I was seven years old when I went to my first piano lesson. For ten years, my mom drove me to a country house ten minutes from our own where my beloved piano teacher would teach me theory and technique and remind me of the secret of every great pianist:
“Practice makes perfect!”
These three words were loaded with promise. I remember hearing them when starting a new and challenging piece. It was intended to motivate and encourage, and there was certainly some truth to the words. It inspired me to practice nearly every day, in the hope of one day being able to play the black-and-whites with mastery.
But it was also a phrase loaded with pressure, especially to a seven-year-old girl who thought “perfect” the only acceptable result.
To be clear, I’m all about the practice. Diligent hard work and determination are important. Eventually, I grew up to be a piano teacher myself. I know the power of consistent practice — in piano and in life.
But the perfection? It was an impossible target — one I could never seem to hit, no matter the amount of my hard work and commitment. Before each recital, I practiced my piece over and over again, determined to get it right. But then the day of my performance showed up, along with an overwhelming fear of failure, and all evidence of my prior practice seemed to fly out the window. No one else may have noticed my less-than-perfect performance, but I knew. And my disappointment in myself was real.
I’ve discovered the same to be true in my spiritual life. I read my Bible and go to church. I try to do what is right and live in such a way that would please God. But no sooner do I close the pages of my Bible and say “amen” do I find myself tripping on my pride or impatience, or reluctant to forgive and quick to judge. As Paul famously said in Romans 7:18-19, “For I have the desire to do what is good, but I cannot carry it out. For I do not do the good I want to do, but the evil I do not want to do — this I keep on doing.”
Practice makes perfect? Not so much. Determination and self-will cannot make me the woman I want to be. No matter my good intentions or how hard I try, I never quite hit the mark. Yes, the disciplines of reading my Bible, prayer, and spending time in a community of other believers certainly help me grow and become more like Jesus. But the gap between the person I am and the perfection I desire can only be bridged by an extraordinary grace:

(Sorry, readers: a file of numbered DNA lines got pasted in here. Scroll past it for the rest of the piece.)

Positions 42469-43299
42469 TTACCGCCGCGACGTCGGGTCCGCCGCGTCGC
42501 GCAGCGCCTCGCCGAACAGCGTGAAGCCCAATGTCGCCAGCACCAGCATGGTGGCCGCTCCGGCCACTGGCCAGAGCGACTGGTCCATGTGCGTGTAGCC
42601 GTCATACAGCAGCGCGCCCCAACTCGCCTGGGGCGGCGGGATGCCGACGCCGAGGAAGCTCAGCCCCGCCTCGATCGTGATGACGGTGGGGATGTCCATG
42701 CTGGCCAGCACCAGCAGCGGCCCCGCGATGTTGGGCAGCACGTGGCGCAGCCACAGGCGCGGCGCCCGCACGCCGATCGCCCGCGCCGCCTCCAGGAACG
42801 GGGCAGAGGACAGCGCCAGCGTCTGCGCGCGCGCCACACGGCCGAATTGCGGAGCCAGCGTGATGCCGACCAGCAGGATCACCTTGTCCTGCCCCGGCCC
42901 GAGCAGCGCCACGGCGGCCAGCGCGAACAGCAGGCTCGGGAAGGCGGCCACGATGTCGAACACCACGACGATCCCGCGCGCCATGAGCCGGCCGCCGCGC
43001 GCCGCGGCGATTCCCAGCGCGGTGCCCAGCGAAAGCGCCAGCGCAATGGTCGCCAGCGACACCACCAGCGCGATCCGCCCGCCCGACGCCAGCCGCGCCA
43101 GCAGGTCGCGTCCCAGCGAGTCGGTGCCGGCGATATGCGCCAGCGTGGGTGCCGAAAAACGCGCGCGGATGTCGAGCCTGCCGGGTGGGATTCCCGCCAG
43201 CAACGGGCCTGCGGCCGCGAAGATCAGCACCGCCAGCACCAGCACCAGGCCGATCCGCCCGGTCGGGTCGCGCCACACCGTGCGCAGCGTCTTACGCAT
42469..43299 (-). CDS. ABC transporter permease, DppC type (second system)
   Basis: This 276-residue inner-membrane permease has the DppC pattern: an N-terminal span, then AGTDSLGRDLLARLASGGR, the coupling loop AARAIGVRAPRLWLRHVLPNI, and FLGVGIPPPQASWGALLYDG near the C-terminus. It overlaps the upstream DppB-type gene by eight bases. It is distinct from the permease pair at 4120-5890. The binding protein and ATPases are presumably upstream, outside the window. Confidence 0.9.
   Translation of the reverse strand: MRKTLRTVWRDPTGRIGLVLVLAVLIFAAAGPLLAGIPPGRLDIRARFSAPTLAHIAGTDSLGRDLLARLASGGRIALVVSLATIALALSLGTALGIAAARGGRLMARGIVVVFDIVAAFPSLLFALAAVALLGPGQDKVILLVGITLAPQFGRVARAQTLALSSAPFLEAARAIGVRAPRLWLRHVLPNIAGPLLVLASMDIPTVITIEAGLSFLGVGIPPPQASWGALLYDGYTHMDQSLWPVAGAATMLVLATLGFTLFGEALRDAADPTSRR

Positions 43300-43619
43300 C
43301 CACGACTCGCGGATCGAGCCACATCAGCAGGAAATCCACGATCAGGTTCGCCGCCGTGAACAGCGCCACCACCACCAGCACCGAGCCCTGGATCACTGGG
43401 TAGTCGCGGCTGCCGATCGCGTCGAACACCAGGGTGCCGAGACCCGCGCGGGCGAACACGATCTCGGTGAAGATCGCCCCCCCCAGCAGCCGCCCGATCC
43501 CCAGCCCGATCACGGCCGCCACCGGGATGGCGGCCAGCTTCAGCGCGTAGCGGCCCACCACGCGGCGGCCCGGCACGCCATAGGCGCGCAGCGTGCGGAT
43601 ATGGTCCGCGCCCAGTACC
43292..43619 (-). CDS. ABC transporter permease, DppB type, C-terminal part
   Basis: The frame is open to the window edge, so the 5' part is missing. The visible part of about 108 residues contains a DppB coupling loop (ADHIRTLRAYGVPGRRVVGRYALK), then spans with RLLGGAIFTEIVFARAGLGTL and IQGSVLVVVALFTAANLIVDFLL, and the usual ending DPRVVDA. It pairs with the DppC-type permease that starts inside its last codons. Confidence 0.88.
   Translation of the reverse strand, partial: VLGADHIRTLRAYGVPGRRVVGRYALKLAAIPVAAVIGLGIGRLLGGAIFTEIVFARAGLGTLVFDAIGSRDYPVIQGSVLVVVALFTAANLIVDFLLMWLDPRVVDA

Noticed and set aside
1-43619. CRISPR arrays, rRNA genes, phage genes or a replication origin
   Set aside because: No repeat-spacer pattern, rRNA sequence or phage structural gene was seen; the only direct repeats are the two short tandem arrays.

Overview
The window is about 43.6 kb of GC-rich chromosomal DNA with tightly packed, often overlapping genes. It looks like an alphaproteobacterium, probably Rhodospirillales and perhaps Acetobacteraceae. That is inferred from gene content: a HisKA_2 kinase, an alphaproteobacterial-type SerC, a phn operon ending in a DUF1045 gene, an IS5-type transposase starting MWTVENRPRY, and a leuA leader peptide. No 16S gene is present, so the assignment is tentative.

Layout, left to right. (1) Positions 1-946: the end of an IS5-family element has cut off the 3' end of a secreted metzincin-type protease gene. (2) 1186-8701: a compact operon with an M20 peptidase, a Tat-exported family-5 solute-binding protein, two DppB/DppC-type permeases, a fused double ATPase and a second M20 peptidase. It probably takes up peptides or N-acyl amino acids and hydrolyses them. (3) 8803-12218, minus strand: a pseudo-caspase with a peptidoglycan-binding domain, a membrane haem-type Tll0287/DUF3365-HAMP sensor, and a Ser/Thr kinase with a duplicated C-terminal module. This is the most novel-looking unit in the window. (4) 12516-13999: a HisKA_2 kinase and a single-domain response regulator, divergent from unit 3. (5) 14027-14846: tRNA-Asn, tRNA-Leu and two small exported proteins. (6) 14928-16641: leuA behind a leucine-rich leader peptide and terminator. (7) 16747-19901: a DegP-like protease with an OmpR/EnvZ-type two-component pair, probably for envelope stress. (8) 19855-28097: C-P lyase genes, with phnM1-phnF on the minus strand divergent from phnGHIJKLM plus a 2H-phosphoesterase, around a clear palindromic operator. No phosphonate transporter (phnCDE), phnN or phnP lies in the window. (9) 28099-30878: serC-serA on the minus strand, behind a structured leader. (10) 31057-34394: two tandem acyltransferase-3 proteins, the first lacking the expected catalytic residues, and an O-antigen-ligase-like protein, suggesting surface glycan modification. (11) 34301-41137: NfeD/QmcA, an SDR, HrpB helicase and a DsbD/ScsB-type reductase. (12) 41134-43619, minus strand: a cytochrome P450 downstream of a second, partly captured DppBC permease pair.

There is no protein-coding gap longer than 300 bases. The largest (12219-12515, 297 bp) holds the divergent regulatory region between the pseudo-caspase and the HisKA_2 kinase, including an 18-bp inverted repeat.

So I find this law at work: Although I want to do good, evil is right there with me. For in my inner being I delight in God’s law; but I see another law at work in me, waging war against the law of my mind and making me a prisoner of the law of sin at work within me. What a wretched man I am! Who will rescue me from this body that is subject to death? Thanks be to God, who delivers me through Jesus Christ our Lord!
Romans 7:21-25 (NIV)
My friend, if you’re feeling the weight of wretchedness, if you want to cringe at the myriad ways you try to live like Jesus and yet fail time and again, you’re in good company. I’ve been following Jesus for over forty years now, and some days I barely make it to breakfast before I see evidence of my broken humanity.
And yet, I see evidence of His transforming in spite of myself. Although I am not yet who I want to be, I’m no longer who I once was. And when I fall on His grace in recognition of my great need, I find His power waiting for me. It is there I can leave my hard work and determination behind and, instead, rest in His work — His saving work on the cross. It is His performance that matters, not mine.
“It is finished,” He said (John 19:30).
Yes, it is. The real work is already done. Amazing grace, how sweet the sound, that saved a wretch like me.
You too, friend. You, too.Leave a Comment